Envisioning Caribbean Futures, Brian Meeks, NWIG, Vol 85, No 1-2, 2011, 53-78

978-976-640-200-6
US$45 (s)

In Envisioning Caribbean Futures: Jamaican Perspectives (2007), Brian Meeks writes “in sympathy with the new social movements that have evolved in the past decade which assert boldly that ‘another world is possible’” (p.2). His effort is “to explore the horizons for different approaches to social living in Jamaica and the Caribbean in the twenty-first century” (p. 2). In this, he “seeks to move beyond a statement of general principles to propose specific alternatives” in order to “stimulate a conversation that looks beyond the horizon of policy confines, yet is not so far removed as to appear hopelessly utopian” (p. 3). My hope with this essay is to advance that conversation, in the first place by reviewing and assessing Meeks’s contribution and then by extending the discussion to the role that Jamaica’s diaspora (and by extension that of the region’s generally) might play in moving the country, as Meeks puts it, from its current “state of crime and murder, and the broad undermining of the rule of law that pervades the society” (p. 71).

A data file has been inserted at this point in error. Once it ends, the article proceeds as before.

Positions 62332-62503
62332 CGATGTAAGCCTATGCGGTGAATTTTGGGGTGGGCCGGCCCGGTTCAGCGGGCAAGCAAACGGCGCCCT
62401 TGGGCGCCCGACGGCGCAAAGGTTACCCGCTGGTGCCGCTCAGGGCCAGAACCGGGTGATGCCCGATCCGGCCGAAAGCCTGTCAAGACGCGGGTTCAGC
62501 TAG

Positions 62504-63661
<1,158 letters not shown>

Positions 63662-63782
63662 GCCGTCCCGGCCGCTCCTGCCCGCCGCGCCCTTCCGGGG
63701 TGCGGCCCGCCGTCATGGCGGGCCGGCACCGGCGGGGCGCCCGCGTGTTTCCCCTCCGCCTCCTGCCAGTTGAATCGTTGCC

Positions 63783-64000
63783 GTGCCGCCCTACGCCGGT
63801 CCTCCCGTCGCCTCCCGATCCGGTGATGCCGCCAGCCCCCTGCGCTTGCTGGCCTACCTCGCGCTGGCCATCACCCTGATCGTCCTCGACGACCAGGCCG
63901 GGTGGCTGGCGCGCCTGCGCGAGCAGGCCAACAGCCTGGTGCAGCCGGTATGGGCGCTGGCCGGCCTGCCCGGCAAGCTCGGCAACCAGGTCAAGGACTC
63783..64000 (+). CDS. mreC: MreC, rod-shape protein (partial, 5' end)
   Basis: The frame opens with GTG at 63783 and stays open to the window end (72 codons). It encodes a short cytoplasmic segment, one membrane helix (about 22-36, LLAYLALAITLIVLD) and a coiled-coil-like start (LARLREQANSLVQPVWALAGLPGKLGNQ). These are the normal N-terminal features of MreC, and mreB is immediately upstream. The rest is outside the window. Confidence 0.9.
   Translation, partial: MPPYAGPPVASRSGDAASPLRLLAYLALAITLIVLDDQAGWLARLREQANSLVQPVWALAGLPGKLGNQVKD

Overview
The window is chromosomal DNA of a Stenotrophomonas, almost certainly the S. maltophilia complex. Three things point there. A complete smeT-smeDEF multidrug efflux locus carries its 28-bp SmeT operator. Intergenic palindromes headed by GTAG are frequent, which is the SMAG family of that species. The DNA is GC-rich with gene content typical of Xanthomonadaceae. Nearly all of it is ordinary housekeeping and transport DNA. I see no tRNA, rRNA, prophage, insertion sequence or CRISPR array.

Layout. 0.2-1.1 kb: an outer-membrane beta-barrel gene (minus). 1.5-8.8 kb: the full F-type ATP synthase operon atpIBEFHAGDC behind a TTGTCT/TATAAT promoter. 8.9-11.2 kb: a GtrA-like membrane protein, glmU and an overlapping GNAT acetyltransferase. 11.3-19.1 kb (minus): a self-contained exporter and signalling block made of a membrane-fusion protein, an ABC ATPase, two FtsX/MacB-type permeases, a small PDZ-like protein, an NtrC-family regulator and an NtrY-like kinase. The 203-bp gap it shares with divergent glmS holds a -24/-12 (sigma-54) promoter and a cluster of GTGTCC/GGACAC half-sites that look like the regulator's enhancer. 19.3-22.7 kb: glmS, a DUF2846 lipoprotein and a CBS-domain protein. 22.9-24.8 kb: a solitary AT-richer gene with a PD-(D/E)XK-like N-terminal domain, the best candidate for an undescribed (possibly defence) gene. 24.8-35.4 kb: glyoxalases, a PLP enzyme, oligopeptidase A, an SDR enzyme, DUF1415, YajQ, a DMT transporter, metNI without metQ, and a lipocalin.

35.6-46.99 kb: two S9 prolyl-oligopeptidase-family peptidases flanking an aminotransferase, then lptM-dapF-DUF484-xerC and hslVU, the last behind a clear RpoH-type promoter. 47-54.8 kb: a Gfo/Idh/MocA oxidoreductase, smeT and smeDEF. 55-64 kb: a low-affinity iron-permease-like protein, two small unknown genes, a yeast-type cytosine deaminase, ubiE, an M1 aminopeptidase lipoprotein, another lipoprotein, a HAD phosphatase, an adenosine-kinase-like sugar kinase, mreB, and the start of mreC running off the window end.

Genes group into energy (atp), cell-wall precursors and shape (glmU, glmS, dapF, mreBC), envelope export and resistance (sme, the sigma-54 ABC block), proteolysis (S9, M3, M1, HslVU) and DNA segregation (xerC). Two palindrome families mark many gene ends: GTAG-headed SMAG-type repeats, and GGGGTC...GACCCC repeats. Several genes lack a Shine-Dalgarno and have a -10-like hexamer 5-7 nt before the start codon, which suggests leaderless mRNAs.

Central to Meeks’s thinking are Antonio Gramsci’s insights into the mechanisms by which ruling classes generate and retain legitimacy. Though a Marxist, Gramsci argued that class domination is not simply an economic phenomenon. Rather a ruling class is most successful when prevailing attitudes result in most people’s accepting their subordinate status as reasonable and normal. A functional system of class rule requires a political culture in which elite dominance is thought of as commonsensical. Gwynn Williams summarized Gramsci’s concept in the following terms: Hegemony is “an order in which a certain way of life and thought is dominant, in which one concept of reality is diffused throughout the society in all its institutional and private manifestations, informing with its spirit all taste, morality, customs, religious and political principles, and all social relations, particularly in their intellectual and moral connotations” (quoted in Genovese 1971:406).

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